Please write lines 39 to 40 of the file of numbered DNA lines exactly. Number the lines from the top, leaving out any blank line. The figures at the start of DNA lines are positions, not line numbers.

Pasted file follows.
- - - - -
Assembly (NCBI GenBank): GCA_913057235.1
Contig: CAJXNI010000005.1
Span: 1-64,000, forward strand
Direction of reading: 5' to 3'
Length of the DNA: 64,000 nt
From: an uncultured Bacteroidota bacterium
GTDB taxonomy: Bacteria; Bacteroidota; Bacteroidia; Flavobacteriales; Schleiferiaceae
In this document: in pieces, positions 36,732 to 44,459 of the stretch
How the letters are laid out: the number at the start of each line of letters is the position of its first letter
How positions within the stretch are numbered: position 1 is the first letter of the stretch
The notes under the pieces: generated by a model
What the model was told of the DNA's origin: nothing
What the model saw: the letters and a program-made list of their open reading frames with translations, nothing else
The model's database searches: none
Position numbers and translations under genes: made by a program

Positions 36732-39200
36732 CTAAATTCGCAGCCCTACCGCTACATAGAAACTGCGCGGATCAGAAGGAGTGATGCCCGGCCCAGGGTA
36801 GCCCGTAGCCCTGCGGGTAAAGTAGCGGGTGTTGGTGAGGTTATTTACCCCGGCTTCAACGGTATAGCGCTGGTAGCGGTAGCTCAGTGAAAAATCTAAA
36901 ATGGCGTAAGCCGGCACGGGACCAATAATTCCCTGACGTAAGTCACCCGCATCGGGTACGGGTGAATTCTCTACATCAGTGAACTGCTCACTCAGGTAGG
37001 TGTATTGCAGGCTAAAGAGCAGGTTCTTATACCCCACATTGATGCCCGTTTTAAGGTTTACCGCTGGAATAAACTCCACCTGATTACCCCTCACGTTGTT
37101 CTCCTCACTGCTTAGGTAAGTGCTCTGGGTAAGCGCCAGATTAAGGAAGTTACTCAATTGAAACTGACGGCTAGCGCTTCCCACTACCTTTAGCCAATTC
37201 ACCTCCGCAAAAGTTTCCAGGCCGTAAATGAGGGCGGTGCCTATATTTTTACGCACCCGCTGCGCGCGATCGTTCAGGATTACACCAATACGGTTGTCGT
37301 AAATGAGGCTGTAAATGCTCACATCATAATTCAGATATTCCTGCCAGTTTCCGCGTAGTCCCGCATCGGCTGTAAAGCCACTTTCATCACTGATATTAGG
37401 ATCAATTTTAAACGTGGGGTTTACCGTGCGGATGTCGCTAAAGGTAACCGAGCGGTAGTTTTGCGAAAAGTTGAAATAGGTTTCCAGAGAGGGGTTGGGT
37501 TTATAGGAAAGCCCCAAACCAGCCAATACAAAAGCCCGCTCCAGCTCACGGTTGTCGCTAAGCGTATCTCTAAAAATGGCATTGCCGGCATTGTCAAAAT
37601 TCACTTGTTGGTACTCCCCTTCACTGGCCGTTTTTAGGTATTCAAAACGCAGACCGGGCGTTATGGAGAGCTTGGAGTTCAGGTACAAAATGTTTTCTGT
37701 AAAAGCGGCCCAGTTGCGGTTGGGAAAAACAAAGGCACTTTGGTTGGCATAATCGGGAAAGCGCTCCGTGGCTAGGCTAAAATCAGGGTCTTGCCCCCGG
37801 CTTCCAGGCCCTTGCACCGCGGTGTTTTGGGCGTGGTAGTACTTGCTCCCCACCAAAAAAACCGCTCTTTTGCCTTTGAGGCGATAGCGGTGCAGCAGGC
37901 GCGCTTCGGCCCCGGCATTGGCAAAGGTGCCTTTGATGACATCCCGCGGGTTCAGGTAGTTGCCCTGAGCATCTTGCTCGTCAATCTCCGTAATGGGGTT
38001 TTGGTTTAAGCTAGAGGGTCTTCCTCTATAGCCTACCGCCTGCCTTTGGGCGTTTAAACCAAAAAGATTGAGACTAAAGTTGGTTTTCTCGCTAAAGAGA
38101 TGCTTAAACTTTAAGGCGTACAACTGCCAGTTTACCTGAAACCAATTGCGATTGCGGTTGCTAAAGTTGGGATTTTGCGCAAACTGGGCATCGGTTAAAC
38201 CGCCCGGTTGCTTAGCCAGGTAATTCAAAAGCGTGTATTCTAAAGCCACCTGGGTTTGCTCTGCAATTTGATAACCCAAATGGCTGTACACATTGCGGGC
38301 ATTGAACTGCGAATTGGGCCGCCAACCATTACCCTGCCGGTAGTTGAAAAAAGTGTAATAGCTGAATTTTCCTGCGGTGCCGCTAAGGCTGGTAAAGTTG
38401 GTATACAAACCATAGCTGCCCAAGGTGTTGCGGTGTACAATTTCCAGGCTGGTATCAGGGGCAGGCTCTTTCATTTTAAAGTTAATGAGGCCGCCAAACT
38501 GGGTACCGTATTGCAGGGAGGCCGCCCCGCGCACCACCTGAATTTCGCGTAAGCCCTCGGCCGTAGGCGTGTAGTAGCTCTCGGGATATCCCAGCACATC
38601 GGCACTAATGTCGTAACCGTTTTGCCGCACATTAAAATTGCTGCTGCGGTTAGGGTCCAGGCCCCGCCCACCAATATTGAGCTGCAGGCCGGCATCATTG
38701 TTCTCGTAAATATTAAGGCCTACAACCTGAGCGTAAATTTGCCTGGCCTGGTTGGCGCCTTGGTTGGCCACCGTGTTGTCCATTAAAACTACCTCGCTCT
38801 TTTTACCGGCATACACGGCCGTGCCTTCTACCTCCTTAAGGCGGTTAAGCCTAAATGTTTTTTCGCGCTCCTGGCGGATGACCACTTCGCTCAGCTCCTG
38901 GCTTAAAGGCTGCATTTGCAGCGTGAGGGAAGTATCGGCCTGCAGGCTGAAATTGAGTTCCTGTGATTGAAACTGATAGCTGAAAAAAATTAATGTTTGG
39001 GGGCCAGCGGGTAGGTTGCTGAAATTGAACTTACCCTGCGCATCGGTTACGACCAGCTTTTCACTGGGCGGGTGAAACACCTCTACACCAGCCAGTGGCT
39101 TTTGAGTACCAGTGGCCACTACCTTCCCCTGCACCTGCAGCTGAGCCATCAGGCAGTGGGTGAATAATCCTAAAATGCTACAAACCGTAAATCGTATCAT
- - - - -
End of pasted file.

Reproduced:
38901 GCTTAAAGGCTGCATTTGCAGCGTGAGGGAAGTATCGGCCTGCAGGCTGAAATTGAGTTCCTGTGATTGAAACTGATAGCTGAAAAAAATTAATGTTTGG
39001 GGGCCAGCGGGTAGGTTGCTGAAATTGAACTTACCCTGCGCATCGGTTACGACCAGCTTTTCACTGGGCGGGTGAAACACCTCTACACCAGCCAGTGGCT